His book became one of the most popular works on scientific racism to originate in the United States; in The Great Gatsby (2015), F. Scott Fitzgerald reflected the way the ideas of Grant and other scientific racists worked their way into mainstream thought. “Have you read The Rise of the Colored Empires by this man Goddard?” Tom Buchanan asks, in a thinly masked allusion to Grant. “It’s a fine book, and everybody ought to read it. The idea is if we don’t look out the white race will be — will be utterly submerged. It’s all scientific stuff; it’s been proved.”
The book went through multiple printings and translations into different languages. Adolf Hitler relied on Grant’s ideas about the supremacy of the Nordic race to support sterilization and horrendous medical experiments. He called the book “my bible.”
Middle-class white supremacy had another wave of popularity in the 1920s, when the second Klan, which had a nationwide following, drew on the ideas of Grant and others to sell white supremacy to both the rural and urban middle classes. It printed newspapers and books, held seminars as well as rallies, and even tried to establish a Klan university in Indiana.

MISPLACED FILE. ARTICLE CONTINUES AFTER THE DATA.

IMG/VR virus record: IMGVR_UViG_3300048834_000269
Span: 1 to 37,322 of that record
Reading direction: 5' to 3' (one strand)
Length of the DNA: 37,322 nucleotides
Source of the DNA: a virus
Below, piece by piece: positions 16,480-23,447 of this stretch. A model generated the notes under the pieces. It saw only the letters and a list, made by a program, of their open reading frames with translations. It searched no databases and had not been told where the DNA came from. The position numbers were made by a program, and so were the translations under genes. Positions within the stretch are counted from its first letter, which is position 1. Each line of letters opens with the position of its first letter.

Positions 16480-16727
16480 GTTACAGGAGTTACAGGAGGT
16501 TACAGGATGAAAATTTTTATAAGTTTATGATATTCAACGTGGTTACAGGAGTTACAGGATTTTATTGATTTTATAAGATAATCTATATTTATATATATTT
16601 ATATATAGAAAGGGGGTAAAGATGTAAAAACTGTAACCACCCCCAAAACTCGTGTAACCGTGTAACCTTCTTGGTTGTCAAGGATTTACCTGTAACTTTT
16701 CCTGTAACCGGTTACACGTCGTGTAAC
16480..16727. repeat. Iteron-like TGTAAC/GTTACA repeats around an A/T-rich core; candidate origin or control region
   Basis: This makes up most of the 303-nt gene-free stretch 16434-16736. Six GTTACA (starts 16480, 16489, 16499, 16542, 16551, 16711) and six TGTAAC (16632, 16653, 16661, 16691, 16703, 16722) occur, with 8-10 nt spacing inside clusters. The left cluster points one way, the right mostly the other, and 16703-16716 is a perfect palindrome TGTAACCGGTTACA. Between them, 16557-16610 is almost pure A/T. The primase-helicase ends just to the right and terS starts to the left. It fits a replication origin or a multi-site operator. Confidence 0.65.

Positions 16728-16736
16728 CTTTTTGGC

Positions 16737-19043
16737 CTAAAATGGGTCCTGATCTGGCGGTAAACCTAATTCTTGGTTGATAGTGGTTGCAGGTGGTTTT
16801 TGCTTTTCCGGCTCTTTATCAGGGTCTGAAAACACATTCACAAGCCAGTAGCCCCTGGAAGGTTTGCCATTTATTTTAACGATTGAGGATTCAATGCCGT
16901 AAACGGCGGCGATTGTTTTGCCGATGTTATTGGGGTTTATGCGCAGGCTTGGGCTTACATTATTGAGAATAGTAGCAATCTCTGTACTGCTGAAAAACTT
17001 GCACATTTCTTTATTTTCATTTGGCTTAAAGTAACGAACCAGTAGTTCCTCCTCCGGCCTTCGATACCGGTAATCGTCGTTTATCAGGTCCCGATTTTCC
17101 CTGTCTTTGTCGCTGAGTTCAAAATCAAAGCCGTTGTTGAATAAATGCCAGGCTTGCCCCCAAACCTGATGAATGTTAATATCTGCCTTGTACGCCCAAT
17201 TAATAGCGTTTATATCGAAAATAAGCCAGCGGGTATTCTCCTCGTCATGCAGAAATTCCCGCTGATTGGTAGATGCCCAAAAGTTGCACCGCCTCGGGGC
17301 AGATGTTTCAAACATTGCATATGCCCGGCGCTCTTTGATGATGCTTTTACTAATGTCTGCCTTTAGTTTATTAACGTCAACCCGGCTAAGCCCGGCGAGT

Along with drumming up racial fears, the 1920s Klan relied on scientific and theological racism in The Imperial Night-Hawk, its national newspaper. Writing for the paper in 1923, a Louisiana Klansman and minister, W. C. Wright, outlined the Klan’s intellectual position on white supremacy, in which white people were “the leading race,” America was “a white man’s country, discovered, dedicated, settled, defended, and developed by white men,” and the distinctions between the races were scientific and divinely created.
The 1950s saw another surge of “respectable” racism, this time in the form of the Citizens Councils, founded in Mississippi by Robert B. Patterson in response to the Supreme Court’s Brown v. Board of Education decision. Rather than the vigilantism and terrorism of the 1950s and ’60s Klan, the councils relied on more middle-class methods of opposing civil rights: boycotting black-owned businesses and denying mortgages to black people. The sociologist Charles M. Payne describes them as “pursuing the agenda of the Klan with the demeanor of the Rotary Club.”
While it might seem newsworthy that today’s alt-right members wear suits and profess academic-sounding racism, they are an extension of these previous white supremacist movements, dressed up in 21st-century lingo, social media and fashion. We ignore that continuity at our peril: Focusing on their respectability overlooks their racism, but more pressingly, by convincing ourselves that they are taking a new, mainstream turn, it makes white supremacy appear normal and acceptable.
The alt-right is not an example of white supremacy marching toward the mainstream; this has always been the case. It is an example how white supremacy went from an unarguable fact of American culture to a debatable and offensive reality. That’s not novel; it’s American history. ###
[Kelly J. Baker is the author of Gospel According to the Klan: The KKK’s Appeal to Protestant America, 1915-1930 (2011). She received a BA summa cum laude (American and Florida studies as well as a PhD (religion) from Florida State University.]